PARIS, (Reuters) – Socialist Francois Hollande swept to victory in France’s presidential election yesterday in a swing to the left at the heart of Europe that could start a pushback against German-led austerity.
Hollande beat conservative incumbent Nicolas Sarkozy by a decisive 51.9 percent to 48.1 percent, based on partial results, bringing the centre-left back to government after a decade in opposition.
The outgoing president conceded defeat within 20 minutes of the last polls closing at 8 p.m. (1800 GMT), telling supporters he had telephoned Hollande to wish him good luck.
“I bear the full responsibility for this defeat,” Sarkozy said, indicating he would withdraw from frontline politics.
“My place can no longer be the same. My involvement in the life of my country will be different from now on.”
Punished for his failure to rein in 10 percent unemployment and for his brash personal style, Sarkozy was the 11th euro zone leader in succession to be swept from power since the currency bloc’s debt crisis began in 2009.
Jubilant left-wingers celebrated outside Socialist Party headquarters and thronged Paris’s Bastille square, where revellers danced the night away in 1981 when Francois Mitterrand became France’s only previous directly elected Socialist president.
But the celebrations may be overshadowed by a political bombshell in Greece, where mainstream parties were hammered in a parliamentary election that exit polls suggested may leave supporters of Athens’ IMF/EU bailout without a majority, raising doubts about its future in the euro zone.
Hollande’s clear win should give the self-styled “Mr Normal” the momentum to press German Chancellor Angela Merkel to accept a policy shift towards fostering growth in Europe to balance the austerity that has fuelled anger across southern Europe.
His solid margin also positions the Socialists strongly to win a left-wing majority in parliamentary elections next month, especially since the anti-immigration National Front is set to split the right-wing vote and hurt Sarkozy’s UMP party.
If it wins that two-round election on June 10 and 17, the Socialist Party would hold more levers of power than ever in its 43-year modern history, with the presidency, both houses of parliament, nearly all regions, and two-thirds of French towns in its hands.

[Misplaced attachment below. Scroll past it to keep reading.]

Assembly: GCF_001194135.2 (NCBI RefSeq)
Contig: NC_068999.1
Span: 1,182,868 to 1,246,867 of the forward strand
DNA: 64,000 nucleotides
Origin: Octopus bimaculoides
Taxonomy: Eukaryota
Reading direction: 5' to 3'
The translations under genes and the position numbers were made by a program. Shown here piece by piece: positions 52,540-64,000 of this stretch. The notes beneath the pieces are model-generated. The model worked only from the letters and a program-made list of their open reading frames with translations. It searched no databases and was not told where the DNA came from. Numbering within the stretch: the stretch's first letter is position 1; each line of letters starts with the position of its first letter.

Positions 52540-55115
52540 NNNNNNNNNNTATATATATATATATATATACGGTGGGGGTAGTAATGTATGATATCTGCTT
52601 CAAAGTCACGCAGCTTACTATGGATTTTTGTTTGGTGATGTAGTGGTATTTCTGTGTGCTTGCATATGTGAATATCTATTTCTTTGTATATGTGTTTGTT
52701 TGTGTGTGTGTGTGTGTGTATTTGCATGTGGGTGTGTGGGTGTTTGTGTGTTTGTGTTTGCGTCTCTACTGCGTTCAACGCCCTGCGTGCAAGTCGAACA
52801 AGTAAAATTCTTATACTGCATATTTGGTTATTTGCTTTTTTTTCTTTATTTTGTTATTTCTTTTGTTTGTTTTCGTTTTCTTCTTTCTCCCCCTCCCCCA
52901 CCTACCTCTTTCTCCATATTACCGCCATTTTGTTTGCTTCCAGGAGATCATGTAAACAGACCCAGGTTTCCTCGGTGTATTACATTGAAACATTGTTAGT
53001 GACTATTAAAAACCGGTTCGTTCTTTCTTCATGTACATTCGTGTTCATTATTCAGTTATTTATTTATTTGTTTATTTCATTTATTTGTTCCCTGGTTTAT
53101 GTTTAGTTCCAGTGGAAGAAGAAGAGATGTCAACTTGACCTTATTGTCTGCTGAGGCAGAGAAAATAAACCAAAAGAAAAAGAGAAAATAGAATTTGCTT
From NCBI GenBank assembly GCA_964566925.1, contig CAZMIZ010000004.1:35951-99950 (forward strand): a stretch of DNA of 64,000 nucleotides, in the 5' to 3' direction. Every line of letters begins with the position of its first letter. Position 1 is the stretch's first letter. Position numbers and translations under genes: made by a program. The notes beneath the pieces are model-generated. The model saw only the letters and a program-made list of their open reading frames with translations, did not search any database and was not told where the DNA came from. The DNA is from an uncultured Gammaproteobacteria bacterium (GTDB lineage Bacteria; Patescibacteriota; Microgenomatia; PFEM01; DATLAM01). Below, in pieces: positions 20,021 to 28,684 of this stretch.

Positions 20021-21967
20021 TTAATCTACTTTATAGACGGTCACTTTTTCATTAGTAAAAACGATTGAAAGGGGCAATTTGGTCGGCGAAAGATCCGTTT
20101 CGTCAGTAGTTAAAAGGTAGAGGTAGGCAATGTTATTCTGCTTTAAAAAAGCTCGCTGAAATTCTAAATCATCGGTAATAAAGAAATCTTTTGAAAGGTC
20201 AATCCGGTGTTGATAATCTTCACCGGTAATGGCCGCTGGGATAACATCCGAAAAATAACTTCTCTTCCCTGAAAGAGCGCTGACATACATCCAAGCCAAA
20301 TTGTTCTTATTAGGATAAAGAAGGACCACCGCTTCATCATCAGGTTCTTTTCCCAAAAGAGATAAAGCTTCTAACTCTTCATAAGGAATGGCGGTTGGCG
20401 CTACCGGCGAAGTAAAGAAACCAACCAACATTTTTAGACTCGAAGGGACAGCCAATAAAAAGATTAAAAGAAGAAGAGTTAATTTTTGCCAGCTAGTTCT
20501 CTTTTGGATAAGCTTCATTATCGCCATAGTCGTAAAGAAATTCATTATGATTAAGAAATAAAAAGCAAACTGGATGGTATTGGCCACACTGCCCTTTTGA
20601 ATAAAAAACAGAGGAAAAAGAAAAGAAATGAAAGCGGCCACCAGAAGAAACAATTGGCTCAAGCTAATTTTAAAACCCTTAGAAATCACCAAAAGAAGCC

Even before the results were declared, cheering crowds gathered at Socialist headquarters to acclaim the party’s first presidential victory since Mitterrand’s re-election in 1988. Many waved red flags and some carried roses, the party emblem.
In Bastille square, flashpoint of the 1789 French Revolution and the left’s traditional rallying point for protests and celebrations, activists began partying before the final polls closed and cheered as giant TV screens relayed the results.
Hollande, a mild-mannered career politician, led the race from start to finish, outlining a comprehensive programme in January based on raising taxes, especially on high earners, to finance spending priorities and keep the public deficit capped. He has vowed to balance France’s budget by 2017, but economists say he is likely to have to make public spending cuts soon.
As much as his own programme, Hollande benefited from an anti-Sarkozy mood due to the incumbent’s abrasive personal style and to anger about the same economic gloom that has swept aside leaders from Dublin to Lisbon and Athens.
Sarkozy’s supporters consoled themselves with the fact that the margin could have been worse, preserving their hopes for the parliamentary elections. “People were talking about an anti-Sarkozy tsunami,” Foreign Minister Alain Juppe said. “That’s not what happened.”
Sarkozy launched his campaign late and swerved hard to the right between the two rounds of voting as he tried to win back low-income voters that polls show have ditched him for the radical left and the far right.
His aggressive rallies and promises to reduce the number of immigrants, crack down on tax exiles and make the unemployed retrain to get benefits barely dented Hollande’s lead. Sarkozy also failed to land a knockout punch in their only television debate, which polls showed many thought Hollande edged.
In two further blows in the last days of the race, far-right leader Marine Le Pen, who won 17.9 percent in the first round, and centrist Francois Bayrou, who polled 9.1 percent, refused to endorse the conservative president.
Le Pen, who campaigned on a platform of leaving the euro and restoring trade barriers, vowed to lead “a real opposition that is ideologically distinct”, predicting that Sarkozy’s UMP party would implode.